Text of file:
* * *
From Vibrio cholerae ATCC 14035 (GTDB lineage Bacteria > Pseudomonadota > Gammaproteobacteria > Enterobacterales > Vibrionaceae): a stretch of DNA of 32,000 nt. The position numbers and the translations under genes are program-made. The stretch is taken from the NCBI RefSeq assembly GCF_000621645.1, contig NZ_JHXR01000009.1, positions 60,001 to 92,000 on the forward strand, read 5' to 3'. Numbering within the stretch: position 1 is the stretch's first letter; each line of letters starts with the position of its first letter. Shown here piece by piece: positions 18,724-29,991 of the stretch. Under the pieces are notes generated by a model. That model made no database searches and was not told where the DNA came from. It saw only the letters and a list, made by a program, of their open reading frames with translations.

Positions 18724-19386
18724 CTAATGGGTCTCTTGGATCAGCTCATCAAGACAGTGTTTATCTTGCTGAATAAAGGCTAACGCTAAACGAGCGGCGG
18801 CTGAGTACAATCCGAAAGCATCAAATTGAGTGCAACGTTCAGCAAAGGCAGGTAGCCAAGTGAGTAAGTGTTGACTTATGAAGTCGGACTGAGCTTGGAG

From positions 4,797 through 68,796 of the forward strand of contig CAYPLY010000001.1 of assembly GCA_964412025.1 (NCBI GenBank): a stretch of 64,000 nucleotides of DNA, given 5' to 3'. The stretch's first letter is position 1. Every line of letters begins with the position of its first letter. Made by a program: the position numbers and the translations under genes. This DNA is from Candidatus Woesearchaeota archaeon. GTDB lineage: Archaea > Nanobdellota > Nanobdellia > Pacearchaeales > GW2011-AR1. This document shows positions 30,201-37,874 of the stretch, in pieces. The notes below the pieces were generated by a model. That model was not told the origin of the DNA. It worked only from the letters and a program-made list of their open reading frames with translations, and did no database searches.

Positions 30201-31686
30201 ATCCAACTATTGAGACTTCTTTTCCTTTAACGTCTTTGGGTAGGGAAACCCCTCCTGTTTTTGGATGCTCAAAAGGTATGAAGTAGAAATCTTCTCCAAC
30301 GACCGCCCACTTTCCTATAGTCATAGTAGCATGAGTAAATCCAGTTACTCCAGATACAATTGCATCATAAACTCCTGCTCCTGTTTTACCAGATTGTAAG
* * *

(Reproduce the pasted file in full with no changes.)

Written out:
From Vibrio cholerae ATCC 14035 (GTDB lineage Bacteria > Pseudomonadota > Gammaproteobacteria > Enterobacterales > Vibrionaceae): a stretch of DNA of 32,000 nt. The position numbers and the translations under genes are program-made. The stretch is taken from the NCBI RefSeq assembly GCF_000621645.1, contig NZ_JHXR01000009.1, positions 60,001 to 92,000 on the forward strand, read 5' to 3'. Numbering within the stretch: position 1 is the stretch's first letter; each line of letters starts with the position of its first letter. Shown here piece by piece: positions 18,724-29,991 of the stretch. Under the pieces are notes generated by a model. That model made no database searches and was not told where the DNA came from. It saw only the letters and a list, made by a program, of their open reading frames with translations.

Positions 18724-19386
18724 CTAATGGGTCTCTTGGATCAGCTCATCAAGACAGTGTTTATCTTGCTGAATAAAGGCTAACGCTAAACGAGCGGCGG
18801 CTGAGTACAATCCGAAAGCATCAAATTGAGTGCAACGTTCAGCAAAGGCAGGTAGCCAAGTGAGTAAGTGTTGACTTATGAAGTCGGACTGAGCTTGGAG

From positions 4,797 through 68,796 of the forward strand of contig CAYPLY010000001.1 of assembly GCA_964412025.1 (NCBI GenBank): a stretch of 64,000 nucleotides of DNA, given 5' to 3'. The stretch's first letter is position 1. Every line of letters begins with the position of its first letter. Made by a program: the position numbers and the translations under genes. This DNA is from Candidatus Woesearchaeota archaeon. GTDB lineage: Archaea > Nanobdellota > Nanobdellia > Pacearchaeales > GW2011-AR1. This document shows positions 30,201-37,874 of the stretch, in pieces. The notes below the pieces were generated by a model. That model was not told the origin of the DNA. It worked only from the letters and a program-made list of their open reading frames with translations, and did no database searches.

Positions 30201-31686
30201 ATCCAACTATTGAGACTTCTTTTCCTTTAACGTCTTTGGGTAGGGAAACCCCTCCTGTTTTTGGATGCTCAAAAGGTATGAAGTAGAAATCTTCTCCAAC
30301 GACCGCCCACTTTCCTATAGTCATAGTAGCATGAGTAAATCCAGTTACTCCAGATACAATTGCATCATAAACTCCTGCTCCTGTTTTACCAGATTGTAAG